Monumental his work may be, but Knuth still manages to get some of the earlier "Mad" humour into it. The list of jokes in his books is long so I've chosen some of my own favorites.

The first page of my early edition of Volume 1 reads:

"This series of books is affectionately dedicated to the Type 650 computer once installed at the Case Institute of Technology in remembrance of many pleasant evenings."

The footnote to the index reads -

"Any inaccuracies in this index may be explained by the fact that it has been prepared with the help of a computer"

The index entry for Circular Definition reads

"see Definition, Circular"

There is a flow chart to explain how to read the book which includes steps such as "tired" with the yes exit going to "sleep". Step 18 on completing reading the book is "Now try to get your friends to purchase a copy".

Knuth's humor is also evident in his annual Christmas Tree Lectures at Stanford. These were initiated in 1994 and the topic is traditionally something new about trees - the data structures - that he has learned during the year. In the case of the most recent one it was (3/2)-ary Trees. The list of all Knuth's occasional lectures at Stanford are given on his Computer Musings page and many on them are viewable online.

Awards

Knuth has received many honours which recognise his achievements. While most of them are for work related to TAOCP the first one is in recognition of TEX . In 1971 he was the first ever recipient of the ACM Grace Murray Hopper Award, which is awarded to the "outstanding young computer professional of the year". The citation reds:

Forthe design and implementation of TEX, an innovative tool for the computer composition of documents of high typographical quality.

Three years later the ACM selected him for the A.M. Turing award:

For his major contributions to the analysis of algorithms and the design of programming languages, and in particular for his contributions to the "art of computer programming" through his well-known books in a continuous series by this title.

He was presented with the 1979 National Medal of Science by US President Jimmy Carter:

For his major contributions to the analysis of algorithms and the design of programming languages, and in particular for his contributions to the "art of computer programming" through his well-known books in a continuous series by this title.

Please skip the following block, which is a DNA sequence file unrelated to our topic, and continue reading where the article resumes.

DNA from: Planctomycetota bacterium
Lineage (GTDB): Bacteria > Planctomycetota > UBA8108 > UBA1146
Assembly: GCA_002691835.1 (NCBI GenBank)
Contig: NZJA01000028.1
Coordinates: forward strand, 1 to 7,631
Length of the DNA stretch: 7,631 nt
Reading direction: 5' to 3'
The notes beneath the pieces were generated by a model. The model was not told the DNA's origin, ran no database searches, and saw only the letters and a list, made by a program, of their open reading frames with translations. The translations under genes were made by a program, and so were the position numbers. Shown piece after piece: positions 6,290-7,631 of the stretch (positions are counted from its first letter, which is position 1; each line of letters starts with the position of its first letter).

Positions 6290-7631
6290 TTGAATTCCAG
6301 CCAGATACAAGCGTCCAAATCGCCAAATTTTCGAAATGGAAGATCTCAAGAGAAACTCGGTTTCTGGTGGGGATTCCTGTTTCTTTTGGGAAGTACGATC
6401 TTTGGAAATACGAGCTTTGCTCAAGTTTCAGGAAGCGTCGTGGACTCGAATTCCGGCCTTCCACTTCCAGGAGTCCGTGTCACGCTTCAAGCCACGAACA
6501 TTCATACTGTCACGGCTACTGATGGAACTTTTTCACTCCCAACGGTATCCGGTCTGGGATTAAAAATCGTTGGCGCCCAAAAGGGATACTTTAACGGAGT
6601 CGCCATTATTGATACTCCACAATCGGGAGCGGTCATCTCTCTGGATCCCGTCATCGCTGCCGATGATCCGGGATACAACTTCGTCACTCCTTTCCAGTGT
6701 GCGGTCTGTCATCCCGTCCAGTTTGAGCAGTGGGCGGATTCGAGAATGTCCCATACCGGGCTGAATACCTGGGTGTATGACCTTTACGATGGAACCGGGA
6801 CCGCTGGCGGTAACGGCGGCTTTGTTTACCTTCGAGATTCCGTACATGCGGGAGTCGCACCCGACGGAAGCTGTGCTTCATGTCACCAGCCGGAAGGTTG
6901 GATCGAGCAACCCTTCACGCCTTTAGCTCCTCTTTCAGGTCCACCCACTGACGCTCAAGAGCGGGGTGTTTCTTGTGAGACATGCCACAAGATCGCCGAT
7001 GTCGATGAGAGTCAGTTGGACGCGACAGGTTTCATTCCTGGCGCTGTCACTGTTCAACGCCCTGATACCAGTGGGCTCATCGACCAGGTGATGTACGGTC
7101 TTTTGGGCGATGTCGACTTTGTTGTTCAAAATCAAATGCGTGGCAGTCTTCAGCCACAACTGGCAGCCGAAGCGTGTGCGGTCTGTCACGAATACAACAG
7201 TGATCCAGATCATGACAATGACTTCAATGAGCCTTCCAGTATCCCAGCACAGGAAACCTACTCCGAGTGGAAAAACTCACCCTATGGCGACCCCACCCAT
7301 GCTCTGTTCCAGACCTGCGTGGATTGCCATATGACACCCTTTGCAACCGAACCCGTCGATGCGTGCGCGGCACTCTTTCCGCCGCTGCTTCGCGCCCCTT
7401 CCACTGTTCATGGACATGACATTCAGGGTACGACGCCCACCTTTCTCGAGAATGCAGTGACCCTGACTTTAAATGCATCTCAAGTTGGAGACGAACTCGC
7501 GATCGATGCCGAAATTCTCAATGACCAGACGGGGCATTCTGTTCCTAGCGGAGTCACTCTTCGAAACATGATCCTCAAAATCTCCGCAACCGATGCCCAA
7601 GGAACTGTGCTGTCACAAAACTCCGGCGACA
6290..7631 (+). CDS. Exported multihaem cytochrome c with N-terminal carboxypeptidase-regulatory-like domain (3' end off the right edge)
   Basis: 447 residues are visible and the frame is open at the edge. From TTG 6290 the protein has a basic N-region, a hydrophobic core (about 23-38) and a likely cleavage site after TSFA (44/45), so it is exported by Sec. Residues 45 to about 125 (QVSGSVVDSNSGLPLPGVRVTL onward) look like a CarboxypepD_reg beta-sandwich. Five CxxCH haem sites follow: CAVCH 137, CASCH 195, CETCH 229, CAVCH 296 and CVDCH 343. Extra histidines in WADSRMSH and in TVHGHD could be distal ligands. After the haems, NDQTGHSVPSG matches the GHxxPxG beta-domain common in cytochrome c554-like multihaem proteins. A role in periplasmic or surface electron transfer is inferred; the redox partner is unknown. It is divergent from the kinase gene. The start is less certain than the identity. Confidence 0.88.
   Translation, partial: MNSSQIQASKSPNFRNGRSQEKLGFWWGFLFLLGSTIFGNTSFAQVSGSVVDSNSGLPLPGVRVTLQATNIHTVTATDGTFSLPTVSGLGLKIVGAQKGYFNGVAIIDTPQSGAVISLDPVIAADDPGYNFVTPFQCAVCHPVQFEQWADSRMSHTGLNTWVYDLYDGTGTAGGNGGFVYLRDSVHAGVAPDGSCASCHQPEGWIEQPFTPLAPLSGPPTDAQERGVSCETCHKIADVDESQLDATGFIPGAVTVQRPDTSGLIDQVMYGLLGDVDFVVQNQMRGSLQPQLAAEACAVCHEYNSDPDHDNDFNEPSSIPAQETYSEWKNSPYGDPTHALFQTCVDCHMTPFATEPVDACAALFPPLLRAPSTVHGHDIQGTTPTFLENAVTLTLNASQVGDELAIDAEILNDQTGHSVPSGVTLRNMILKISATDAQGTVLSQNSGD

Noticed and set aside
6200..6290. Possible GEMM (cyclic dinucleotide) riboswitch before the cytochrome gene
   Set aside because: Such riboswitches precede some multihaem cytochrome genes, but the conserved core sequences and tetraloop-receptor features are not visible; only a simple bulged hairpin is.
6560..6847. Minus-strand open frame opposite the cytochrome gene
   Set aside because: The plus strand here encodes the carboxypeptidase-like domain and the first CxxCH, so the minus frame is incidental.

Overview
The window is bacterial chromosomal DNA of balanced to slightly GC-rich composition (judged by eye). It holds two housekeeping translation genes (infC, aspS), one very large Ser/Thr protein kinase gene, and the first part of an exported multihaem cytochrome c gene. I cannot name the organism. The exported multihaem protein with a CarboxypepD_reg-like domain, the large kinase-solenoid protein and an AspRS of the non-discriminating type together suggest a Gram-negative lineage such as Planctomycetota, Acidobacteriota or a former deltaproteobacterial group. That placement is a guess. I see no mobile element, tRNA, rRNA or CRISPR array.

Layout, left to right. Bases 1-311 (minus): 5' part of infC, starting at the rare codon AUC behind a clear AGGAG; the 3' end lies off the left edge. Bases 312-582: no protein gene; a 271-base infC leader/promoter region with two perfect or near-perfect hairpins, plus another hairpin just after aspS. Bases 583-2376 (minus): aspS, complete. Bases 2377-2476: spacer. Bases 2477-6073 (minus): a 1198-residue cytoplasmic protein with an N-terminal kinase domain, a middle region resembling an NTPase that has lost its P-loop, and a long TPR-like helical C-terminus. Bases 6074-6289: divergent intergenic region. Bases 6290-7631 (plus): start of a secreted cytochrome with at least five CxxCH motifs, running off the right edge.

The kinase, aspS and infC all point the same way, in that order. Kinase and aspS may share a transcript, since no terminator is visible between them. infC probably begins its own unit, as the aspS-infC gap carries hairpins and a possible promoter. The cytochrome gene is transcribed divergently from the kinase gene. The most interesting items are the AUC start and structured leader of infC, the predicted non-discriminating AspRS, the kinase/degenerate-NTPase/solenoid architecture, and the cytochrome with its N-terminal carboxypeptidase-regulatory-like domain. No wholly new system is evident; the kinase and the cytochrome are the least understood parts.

He received the IEEE John von Neumann Medal in 1995 and the following year the Kyoto Prize for:

“Outstanding Contribution to Various Fields of the Computer Science Ranging from the Art of Computer Programming to the Development of Epoch-Making Electronic Publishing Tools”.

In recent years he has been presented with the Katayanagi Prize (2010), the BBVA Foundation Frontiers of Knowledge Award (2010) and the Stanford University School of Engineering Hero Award (2011).

Knuth has also been invited to join many prestigious orgainsations. He was elected to the National Academy of Sciences in 1975. In 1992, he became an associate of the French Academy of Sciences. He was made a fellow of the Computer History Museum in 1998:

for his fundamental early work in the history of computing algorithms, development of the TeX typesetting language, and for major contributions to mathematics and computer science.

In 2003 he was elected as a foreign member of the UK Royal Society and became a member of the Norwegian Academy of Science and Letters in 2010.

He was elected as a Fellow of the Society for Industrial and Applied Mathematics for his outstanding contributions to mathematics in 2009 and in 2012 became a fellow of the American Mathematical Society.^{}

Knuth's name is used for a a prize for outstanding contributions to the foundations of computer science established in 1996 and awarded by the Special Interest Group on Algorithms and Computation Theory of the ACM.

Extra-curricular activities

Still, it wasn't all work. Knuth has had a lifelong love of music and having designed a baroque pipe organ for a church had then his own house built around a smaller version of it.

He took time out to write a novel - " Surreal Numbers: How Two Ex-students Turned on to Pure Mathematics and Found Total Happiness". The story is really an exploration of the number system invented by John Conway (better known for inventing Life). He wrote the book while on a sabbatical in Norway where he rented the hotel room that Ibsen used to write his plays.

A time before the World Wide Web? Yes, there was one. In fact the Web is quite young and we are just celebrating its 20th birthday. Can you imagine, or remember, an Internet without it?